Flying the Refugee Flag

Rose Lokonyen, Anjelina Lohalith, James Chiengjiek, Yiech Biel, and Paulo Lokoro of South Sudan. Yonas Kinde of Ethiopia, Popole Misenga and Yolande Mabika of the Congo, as well as Rami Anis and Yusra Mardini of Syria. They’ve lived through bombings, fear, violence and war, having fled their beloved countries in hopes of a better life. They are swimmers and runners, judokas and marathoners. They are survivors, each and every one of them, and together they’ve formed the first-ever Olympic refugee team.

When you read the athletes’ candid profiles and watch the video segments on their life stories, it’s more than clear that the Rio Olympics’ most inspirational team is, hands-down, this one. But its existence serves as far more than a heartwarming story—it’s also a major game-changer.

In recent times, the word “refugee” has brought to mind masses of the starving, straggling and battered, to the point where it became a story of dehumanization on top of the displacement these individuals already suffered. At the peak of the Syrian refugee crisis, politicians referred to Syrian asylum-seekers as “migrants” rather than refugees, thereby spinning the situation in such a way to deflect the responsibility of addressing the crisis. The refugees’ plight was boiled down to a numbers and politics game for those not directly impacted by it, and once attacks like the Paris shootings hit, the whole thing morphed into a security issue. All along, it was difficult to remember the individuals making up the flood of refugees, but once fear became a strong factor in the equation it was like refugees ceased to become people with faces and histories. Rather, they became just another Monday morning news story, or a problem for someone else to deal with, or a risk.

                  That’s exactly why the Olympic refugee team is a triumph. For the first time, refugees are being given an opportunity to tell their own stories in a manner that makes it impossible not to care what they have to say. As people, we feel for people. Not for news articles or crowds going through mass exodus of their home countries. When the refugee narrative becomes personal, it becomes so much harder to stomach the reality of the abominable conditions of Greece’s overcrowded refugee camps in addition to the other abundant issues individuals with refugee status face across the globe.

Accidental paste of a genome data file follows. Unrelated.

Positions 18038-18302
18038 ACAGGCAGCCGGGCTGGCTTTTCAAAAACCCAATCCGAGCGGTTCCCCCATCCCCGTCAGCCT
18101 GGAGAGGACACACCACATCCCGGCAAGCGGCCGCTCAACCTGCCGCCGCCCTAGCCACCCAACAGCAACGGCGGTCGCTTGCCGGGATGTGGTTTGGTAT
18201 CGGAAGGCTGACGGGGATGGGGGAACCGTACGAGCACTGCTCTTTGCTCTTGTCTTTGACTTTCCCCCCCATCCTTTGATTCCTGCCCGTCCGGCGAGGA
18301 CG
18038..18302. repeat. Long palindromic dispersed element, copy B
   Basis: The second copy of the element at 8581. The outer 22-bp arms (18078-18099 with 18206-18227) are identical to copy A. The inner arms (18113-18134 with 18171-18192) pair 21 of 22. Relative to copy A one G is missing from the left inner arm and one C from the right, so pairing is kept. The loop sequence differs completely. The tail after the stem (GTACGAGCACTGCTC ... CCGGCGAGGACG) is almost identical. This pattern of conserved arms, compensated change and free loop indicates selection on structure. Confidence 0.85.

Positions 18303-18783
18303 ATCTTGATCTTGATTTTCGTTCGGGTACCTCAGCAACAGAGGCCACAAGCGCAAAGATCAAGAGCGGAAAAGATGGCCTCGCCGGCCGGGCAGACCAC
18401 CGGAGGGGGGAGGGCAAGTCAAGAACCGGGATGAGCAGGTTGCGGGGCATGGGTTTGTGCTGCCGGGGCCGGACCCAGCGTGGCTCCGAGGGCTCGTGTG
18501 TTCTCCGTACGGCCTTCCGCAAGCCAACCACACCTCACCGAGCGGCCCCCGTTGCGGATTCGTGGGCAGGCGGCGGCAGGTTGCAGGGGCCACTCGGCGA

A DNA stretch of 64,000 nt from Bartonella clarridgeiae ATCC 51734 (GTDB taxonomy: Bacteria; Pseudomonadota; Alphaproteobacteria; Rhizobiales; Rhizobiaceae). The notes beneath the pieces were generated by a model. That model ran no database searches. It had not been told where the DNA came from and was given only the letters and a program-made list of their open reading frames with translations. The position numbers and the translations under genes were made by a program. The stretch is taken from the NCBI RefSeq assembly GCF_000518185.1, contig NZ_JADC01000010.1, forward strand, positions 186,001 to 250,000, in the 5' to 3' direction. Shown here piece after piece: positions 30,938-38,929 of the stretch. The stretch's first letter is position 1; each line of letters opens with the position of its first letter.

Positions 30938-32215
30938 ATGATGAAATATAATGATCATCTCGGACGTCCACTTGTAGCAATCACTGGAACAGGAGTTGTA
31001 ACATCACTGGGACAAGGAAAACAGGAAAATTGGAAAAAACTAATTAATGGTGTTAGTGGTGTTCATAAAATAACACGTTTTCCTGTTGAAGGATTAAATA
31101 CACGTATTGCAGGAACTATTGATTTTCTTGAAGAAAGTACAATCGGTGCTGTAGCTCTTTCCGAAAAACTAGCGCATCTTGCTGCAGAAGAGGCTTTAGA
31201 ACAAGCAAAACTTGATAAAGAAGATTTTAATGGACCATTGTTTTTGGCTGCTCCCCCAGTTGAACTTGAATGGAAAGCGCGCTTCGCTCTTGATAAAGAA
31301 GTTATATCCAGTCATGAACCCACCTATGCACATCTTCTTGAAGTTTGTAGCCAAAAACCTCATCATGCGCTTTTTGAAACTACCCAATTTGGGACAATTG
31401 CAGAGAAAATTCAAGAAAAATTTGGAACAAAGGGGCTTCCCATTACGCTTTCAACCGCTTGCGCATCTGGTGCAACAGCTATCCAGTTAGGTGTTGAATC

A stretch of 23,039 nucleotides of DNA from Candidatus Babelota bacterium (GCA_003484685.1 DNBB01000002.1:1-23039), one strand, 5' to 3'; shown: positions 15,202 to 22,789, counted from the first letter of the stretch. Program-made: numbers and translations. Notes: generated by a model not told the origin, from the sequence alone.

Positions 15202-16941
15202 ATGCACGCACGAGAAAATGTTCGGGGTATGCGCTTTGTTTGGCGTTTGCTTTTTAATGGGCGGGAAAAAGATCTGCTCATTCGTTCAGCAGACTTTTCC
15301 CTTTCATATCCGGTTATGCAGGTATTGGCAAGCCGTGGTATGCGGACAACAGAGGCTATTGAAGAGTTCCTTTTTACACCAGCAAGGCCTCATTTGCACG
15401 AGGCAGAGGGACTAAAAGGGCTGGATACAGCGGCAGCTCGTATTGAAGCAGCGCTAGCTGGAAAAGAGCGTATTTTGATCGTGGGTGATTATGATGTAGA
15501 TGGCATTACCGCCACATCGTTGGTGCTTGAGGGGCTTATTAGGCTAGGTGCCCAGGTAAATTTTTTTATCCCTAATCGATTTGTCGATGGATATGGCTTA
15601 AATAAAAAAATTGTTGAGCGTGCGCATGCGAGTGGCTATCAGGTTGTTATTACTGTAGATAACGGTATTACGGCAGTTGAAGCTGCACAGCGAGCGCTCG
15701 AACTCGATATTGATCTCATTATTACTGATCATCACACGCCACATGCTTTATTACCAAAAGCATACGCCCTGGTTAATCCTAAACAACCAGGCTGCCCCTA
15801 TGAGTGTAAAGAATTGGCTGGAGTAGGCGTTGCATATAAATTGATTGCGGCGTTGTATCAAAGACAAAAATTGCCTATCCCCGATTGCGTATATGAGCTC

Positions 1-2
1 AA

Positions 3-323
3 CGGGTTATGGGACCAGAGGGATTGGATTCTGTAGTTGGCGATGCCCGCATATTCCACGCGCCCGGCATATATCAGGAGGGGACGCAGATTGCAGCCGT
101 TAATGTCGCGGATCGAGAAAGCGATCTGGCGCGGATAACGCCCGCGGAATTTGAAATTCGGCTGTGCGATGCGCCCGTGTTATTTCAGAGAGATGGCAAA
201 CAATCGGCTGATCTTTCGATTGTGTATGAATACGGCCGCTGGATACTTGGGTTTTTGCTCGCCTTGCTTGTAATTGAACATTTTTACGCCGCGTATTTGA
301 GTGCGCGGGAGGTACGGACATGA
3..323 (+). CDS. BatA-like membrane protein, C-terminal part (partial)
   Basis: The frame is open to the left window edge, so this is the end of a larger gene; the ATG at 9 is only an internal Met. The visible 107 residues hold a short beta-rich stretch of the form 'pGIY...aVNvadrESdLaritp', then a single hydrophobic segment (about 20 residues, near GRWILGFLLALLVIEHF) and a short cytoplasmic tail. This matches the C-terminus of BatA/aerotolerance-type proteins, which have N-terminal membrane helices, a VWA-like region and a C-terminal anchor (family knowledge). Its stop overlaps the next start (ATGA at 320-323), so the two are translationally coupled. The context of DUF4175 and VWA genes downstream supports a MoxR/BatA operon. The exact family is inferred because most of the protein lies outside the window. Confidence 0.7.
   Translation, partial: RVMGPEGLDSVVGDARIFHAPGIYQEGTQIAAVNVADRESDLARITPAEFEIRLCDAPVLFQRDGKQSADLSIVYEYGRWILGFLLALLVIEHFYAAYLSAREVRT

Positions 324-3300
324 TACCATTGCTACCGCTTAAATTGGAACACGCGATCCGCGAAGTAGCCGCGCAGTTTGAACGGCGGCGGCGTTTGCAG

In the Rio Olympics, these ten athletes and incredible human beings will make a name for themselves that carries connotations other than those of “asylum seeker.” Biel, competing in the 800 m race, said it best: “When you go and carry the flag of refugees, everywhere you go, you are talking about the refugees. You tell the world that we are refugees; we are human beings like other people.”

His teammate, 18-year-old Yusra Mardini, also added her voice to the conversation, saying, “I want [Olympic fans] to think that refugees are normal humans that had to leave their homelands. Not because they wanted to, not because they wanted to be refugees or run away or have drama in their lives. They had to leave. To get a new life. Get a better life.”  In a time where most individuals in stable living situations are convinced refugees are terrorists or burdens, taking on this perspective could literally change lives. .

It goes without saying that, in a perfect world, this team wouldn’t even exist. But we live in a world where some human beings remain dependent on refugee camps for years, unable to return home. It’s the year 2016, and despite the best efforts of the UN and countless NGOs, the status of “refugee” is becoming a semipermanent one for thousands of people. For them, living under the shadow that comes with their status, Team Refugee is a symbol of hope and internationalism. No matter the outcome of the events, it’s evident that this year’s summer Olympics brings more than just games to the international stage.

This article was written by Jade Carraway, a writer for dusk magazine. 

3 Comments on Flying the Refugee Flag

  1. I wonder if this could work both ways? Wouldn’t internationalizing refugee-status have its cons? It could be the next cool thing or a desensitized phenomena for observers and sympathizers. This could lead to the perception that it’s normal (I’ve already seen so in some forums).

    Liked by 1 person

    • wordsjadewrote // August 14, 2016 at 10:14 pm // Reply

      Thanks for your comment! You raise a valid point, especially regarding desensitization. Have you still got links to any of those forums? I’d really like to take a look at them for more perspective


      • Unfortunately, I don’t. You might find similar sentiments on the comments section of a few articles, and especially on twitter.


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